Mike Jeffries, a.k.a. Michael Stanton Jeffries, is a well-known American businessman. Mike Jeffries is most known to the general public as the former CEO of “Abercrombie & Fitch.” Jeffries has made a huge contribution to the company’s style and recognition over the years.
Clothing for young people is the primary focus of “Abercrombie & Fitch,” while fragrances for men and women are also available. It also owns Gilly Hicks lingerie, the “Hollister Co.” teen clothing store, and a number of other smaller businesses.
The Beginnings of Mike Jeffries Life
Jeffries, Mike was born on the 15th of July, 1944, in Tulsa, Oklahoma. The chain of retail outlets founded by his father, Party Time, was a big part of his upbringing in Los Angeles. To acquire an MBA, he went to Columbia Business School after graduating from Claremont McKenna College with a degree in Economics in 1966. Mike also attended the London School of Economics for a while.
After graduating, he worked for a number of different retail establishments. Abraham & Strauss, a department store in New York City, offered him a management training program. Alcott & Andrews was established in 1984 by Mike Alcott. Five years later, the company went out of business. Mike then moved to work for Paul Harris, a garment company situated in the Midwest.
At the height of his ownership, Mike held a 3% share in Abercrombie & Fitch. Based on the company’s current market valuation of $2 billion, his shares are now worth about $60 million if he still has that 3% stake. As of late 2007, Forbes estimated that his 3 percent stake in the company was worth around $100 million. ”
In addition to his equity compensation, Mike was paid hundreds of millions of dollars in salary and bonuses. Mike made an average of $30 million per year between 2004 and 2007. In 2008, he was paid $72 million in compensation. In 2009, the total was $36.3 million dollars. Amount: $38.5 million in 2010. In 2011, $48.1 million was the total. He earned $8.16 million dollars in 2012, according to his earnings statement. In 2013, he earned $2.24 million.
Since 2004, Mike’s salary and bonus compensation totaled roughly $400 million over the course of 10 years.
Mike Jeffries Net Worth
American businessman Mike Jeffries has a fortune of $300 million. From 1992 until 2014, Mike was CEO of Abercrombie & Fitch, where he oversaw the company’s rise from bankruptcy to one of the world’s most valuable stores, only to see it plummet again.
Relationships of a personal kind
Mike and Susan Marie Isabel Hansen tied the knot in 1971. They were blessed with a child together, who is now an adult. According to rumors, he married Annabel Vartanian in September 2013; however, this has not been confirmed. Matthew Smith, a male companion of Mike’s, was supposedly living with him at the time of this alleged marriage. The Jeffries Family Office is now handled by Mike and Matthew.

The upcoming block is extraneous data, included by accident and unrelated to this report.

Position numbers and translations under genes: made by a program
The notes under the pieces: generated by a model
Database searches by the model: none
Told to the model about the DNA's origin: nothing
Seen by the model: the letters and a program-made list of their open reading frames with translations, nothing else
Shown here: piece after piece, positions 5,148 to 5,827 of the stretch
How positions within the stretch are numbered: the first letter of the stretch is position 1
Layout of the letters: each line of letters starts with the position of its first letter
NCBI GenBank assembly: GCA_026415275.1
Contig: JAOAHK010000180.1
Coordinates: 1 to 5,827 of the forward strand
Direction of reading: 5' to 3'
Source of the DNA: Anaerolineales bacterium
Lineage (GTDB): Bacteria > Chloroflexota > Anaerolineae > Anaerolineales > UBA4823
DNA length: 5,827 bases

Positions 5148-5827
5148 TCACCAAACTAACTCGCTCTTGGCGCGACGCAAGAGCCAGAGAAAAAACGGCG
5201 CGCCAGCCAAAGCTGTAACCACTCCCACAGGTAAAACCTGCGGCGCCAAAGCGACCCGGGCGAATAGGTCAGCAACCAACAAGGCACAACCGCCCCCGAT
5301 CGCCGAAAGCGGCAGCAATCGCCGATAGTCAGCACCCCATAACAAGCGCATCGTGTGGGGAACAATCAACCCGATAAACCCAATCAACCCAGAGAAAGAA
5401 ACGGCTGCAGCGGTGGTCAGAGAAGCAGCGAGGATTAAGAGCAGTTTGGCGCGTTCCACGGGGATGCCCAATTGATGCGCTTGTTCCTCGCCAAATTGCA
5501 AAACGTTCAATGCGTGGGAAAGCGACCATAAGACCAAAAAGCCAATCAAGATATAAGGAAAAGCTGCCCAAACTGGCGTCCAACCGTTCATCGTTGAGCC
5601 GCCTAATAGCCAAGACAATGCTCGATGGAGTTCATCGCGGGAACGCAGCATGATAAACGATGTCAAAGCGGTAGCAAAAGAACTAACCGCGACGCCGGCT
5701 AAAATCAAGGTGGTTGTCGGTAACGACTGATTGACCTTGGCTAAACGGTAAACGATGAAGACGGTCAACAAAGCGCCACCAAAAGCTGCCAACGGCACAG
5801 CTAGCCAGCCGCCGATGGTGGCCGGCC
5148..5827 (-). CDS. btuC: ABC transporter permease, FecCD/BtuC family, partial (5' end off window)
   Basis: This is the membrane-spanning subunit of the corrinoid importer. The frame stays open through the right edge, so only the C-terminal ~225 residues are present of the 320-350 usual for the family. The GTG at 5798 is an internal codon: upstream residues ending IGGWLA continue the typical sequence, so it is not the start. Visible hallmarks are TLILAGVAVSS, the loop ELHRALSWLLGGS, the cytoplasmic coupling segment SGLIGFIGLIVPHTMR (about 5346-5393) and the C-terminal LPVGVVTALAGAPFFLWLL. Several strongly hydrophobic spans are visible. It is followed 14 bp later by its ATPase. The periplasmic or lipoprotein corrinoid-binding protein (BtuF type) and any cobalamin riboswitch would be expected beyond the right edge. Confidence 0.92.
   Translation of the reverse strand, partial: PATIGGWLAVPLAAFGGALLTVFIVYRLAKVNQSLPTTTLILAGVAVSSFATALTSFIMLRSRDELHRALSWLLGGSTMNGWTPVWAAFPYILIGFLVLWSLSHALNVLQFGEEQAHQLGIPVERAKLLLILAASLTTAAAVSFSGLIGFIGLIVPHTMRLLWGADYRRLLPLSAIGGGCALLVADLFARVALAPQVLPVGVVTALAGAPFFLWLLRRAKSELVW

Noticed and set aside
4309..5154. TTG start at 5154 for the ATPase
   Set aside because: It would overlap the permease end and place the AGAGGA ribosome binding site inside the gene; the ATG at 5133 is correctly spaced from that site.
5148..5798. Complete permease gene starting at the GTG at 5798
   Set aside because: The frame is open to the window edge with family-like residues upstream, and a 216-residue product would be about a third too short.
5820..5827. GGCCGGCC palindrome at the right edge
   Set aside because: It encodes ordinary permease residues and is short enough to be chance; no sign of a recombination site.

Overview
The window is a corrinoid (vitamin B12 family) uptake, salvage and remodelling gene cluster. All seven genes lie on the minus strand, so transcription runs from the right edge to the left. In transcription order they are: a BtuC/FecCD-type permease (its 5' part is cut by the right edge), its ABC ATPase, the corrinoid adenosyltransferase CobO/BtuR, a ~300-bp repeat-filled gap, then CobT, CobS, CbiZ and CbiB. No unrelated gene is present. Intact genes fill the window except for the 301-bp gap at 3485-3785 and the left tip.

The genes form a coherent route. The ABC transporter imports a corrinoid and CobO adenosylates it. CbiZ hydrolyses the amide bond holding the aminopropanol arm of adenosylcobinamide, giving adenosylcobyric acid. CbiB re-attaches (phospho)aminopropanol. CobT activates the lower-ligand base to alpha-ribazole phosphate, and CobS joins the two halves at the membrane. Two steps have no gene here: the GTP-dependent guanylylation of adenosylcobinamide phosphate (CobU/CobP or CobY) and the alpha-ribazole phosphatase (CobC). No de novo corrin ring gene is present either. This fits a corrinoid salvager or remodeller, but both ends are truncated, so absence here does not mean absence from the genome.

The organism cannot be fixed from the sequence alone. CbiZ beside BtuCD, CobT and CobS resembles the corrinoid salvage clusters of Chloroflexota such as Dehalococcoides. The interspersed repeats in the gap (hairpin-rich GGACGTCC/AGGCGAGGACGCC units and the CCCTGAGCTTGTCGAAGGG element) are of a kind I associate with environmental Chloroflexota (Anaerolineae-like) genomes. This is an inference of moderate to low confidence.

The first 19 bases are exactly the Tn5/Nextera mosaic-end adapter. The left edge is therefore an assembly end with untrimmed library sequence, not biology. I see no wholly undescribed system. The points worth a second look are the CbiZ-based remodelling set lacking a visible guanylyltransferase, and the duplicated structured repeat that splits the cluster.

Controversies with the use of a private jet
In 2012, a lawsuit filed by a private jet pilot against the former NFL great brought to light one of Mike Jeffries’ most infamous and fascinating incidents. As alleged in his case, the former pilot’s dismissal was due to his age. This would soon be overshadowed by certain discoveries about life aboard the Abercrombie jet that had been made during the trial.
An Abercrombie jet was subjected to a strict set of rules, according to the pilot’s claims in this case; some were a little weird, to begin with. A male modeling agency actually furnished the flight attendants, which is worth mentioning. Here are a few instances of Abercrombie Jet policies that these male model flight attendants have to strictly adhere to:
Abercrombie & Fitch pants, flip-flops, boxer shorts, and Polo shirts were required attire for flight attendants. Instead of the more frequent “Sure” or “Just a moment,” flight attendants were instructed to respond to all passenger requests with “No problem.” Abercrombie cologne was supposed to be sprayed liberally by flight attendants and the plane itself on a regular basis.
All polo shirt collars had to be flipped backward, and coats were only allowed on the plane if the temperature was 50 degrees or lower. In order to prevent cross-contamination, the preparation and serving of food were done with white plates and black flatware. Every time the plane took off on a return trip, the soundtrack had to include the Phil Collins song “Take Me Home.”
Those in charge of the facility had to do constant checks to ensure that no one had left their prints behind. It was required that all coats be zipped all the way up to the fourth button from the bottom. The bottom button had to be left undone. The brim of every hat had to be at least two inches thick and sit directly on the middle of the wearer’s forehead. People who broke rules, including “houseboys” and airline employees, were reportedly punished with shirtless push-ups, reports the New York Daily News